• The Upper Side of these wings is adorned with black margins and dotted with black spots, creating a contrasting pattern that’s fairly distinguishable. This pattern extends to the underwing, which, unlike the upper wing, bears a more muted color palette. It consists of pale blues, browns, and whites patterned with intricate spots and markings, exuding a camouflage-like appearance.
  • As for their body morphology, Large Blues possess a fairly typical butterfly structure. They are equipped with medium-sized antennae adorned with white and black rings, and their bodies are black with a slight hint of blue, maintaining the consistency of their blue theme.
  • In comparison, the Flight Pattern of a Large Blue is swift and determined, often low to the ground. They are particularly active on sunny days, fluttering around the host plants and displaying their vibrant hues for all to admire.

In summary, the Large Blue’s combination of striking coloration, unique patterning, and swift flight makes it a distinctive yet mesmerizing sight within the insect realm.

How to Identify Male and Female Large Blue?

Identifying the gender of the Large Blue butterfly is a task you can certainly achieve with the right knowledge.

Identifying Male Large Blue

Male Large Blues are identifiable by their vibranctic, unique blue coloration which extends across their wings. This is their most striking feature and the one which gives them their name.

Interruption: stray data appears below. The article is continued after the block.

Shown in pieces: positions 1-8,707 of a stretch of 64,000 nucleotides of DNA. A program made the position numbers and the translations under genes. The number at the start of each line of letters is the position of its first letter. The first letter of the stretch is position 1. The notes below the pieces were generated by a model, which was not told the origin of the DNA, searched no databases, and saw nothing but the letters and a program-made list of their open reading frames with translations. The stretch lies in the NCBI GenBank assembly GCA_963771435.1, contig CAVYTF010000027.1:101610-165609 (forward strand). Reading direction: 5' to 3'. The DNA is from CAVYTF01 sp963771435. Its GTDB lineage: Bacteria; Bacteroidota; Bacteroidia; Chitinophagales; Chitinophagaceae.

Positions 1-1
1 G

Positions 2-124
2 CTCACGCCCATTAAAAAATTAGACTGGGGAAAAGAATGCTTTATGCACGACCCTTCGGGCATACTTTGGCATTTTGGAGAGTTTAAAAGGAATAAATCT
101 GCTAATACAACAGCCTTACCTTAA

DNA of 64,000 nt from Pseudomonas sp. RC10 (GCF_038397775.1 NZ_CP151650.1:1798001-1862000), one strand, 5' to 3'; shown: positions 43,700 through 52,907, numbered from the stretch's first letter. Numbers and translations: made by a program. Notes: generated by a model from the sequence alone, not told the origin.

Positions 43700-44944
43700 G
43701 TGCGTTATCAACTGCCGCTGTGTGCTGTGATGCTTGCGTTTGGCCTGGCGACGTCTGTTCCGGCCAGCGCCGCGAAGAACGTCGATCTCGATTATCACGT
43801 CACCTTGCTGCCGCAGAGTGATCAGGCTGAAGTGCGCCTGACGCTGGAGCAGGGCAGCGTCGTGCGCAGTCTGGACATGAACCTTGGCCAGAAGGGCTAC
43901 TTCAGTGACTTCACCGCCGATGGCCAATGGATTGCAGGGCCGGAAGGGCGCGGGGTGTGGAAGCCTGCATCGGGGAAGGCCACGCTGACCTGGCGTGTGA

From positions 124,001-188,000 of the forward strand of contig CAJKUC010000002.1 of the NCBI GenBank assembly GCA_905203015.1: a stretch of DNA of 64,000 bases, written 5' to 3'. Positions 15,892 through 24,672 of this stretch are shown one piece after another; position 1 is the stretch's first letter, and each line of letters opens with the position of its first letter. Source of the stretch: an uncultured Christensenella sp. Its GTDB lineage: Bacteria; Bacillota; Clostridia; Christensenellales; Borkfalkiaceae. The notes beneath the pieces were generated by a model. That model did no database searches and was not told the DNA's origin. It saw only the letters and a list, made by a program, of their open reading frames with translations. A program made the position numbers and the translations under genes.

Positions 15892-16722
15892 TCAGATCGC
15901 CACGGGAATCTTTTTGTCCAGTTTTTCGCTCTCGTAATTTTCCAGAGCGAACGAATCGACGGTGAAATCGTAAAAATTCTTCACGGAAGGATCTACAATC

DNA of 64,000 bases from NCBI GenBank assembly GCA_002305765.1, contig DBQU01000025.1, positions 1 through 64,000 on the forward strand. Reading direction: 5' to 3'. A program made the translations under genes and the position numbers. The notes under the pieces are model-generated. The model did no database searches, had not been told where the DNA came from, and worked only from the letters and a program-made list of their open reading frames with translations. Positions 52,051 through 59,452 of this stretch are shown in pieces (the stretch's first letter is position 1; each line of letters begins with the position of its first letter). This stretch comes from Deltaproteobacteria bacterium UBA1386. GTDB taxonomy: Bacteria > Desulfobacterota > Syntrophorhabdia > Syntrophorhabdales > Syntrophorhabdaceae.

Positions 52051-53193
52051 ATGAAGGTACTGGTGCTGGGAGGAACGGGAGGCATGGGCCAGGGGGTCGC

On the upper side, males are unmistakeable, having broader and less ragged borders than females.

  • Color: The color of a male is an intense, bright blue.
  • Outline: The male has a more streamlined and oval shape.
  • Size: Males tend to be slightly smaller, with a wingspan of around 1.5 inches (38 mm).

Identifying Female Large Blue

Females of the Large Blue species are a bit more challenging to identify, as they lack some of the vibrant blue of the males.

Their coloration is primarily a grey or brown on the upper side, with blue limited to the bases of the wings. They also have broad, dark borders.

  • Color: The females are more brown or grey with blue at the base of their wings.
  • Outline: They have rounder wings, and their markings are more prominent.
  • Size: Females are generally larger, with a wingspan that could extend up to 2 inches (50 mm).

The main differences lie in color, wing shape, and size. With these cues in mind, you will be adept at differentiating between male and female Large Blues.

What is the Mating Ritual of Large Blue?

The mating ritual of the Large Blue is a fascinating process. Males of the species typically emerge earlier than females, allowing them to establish territories around the grasslands they inhabit.

These sites, usually chosen for good exposure to the sun, are meticulously guarded against rival males.

When a female enters his territory, the male will initiate a courtship display. He will undertake a flight pattern around her to catch her attention, often accompanied by a fluttering distinctive to his wings. This delicate dance continues until the female signals her acceptance of the male.

The process doesn’t end here. Once accepted, the male will then proceed to mount the female, effectively initiating copulation.

This aspect of mating can last up to 45 minutes, after which they disengage and fly off separately. The female then stores the sperm until it’s time to fertilize her eggs.

Take note of this: Patroller males do not stake out territories. Instead, they fly around seeking out receptive females, offering a different form of mating strategy within the Large Blue butterfly species.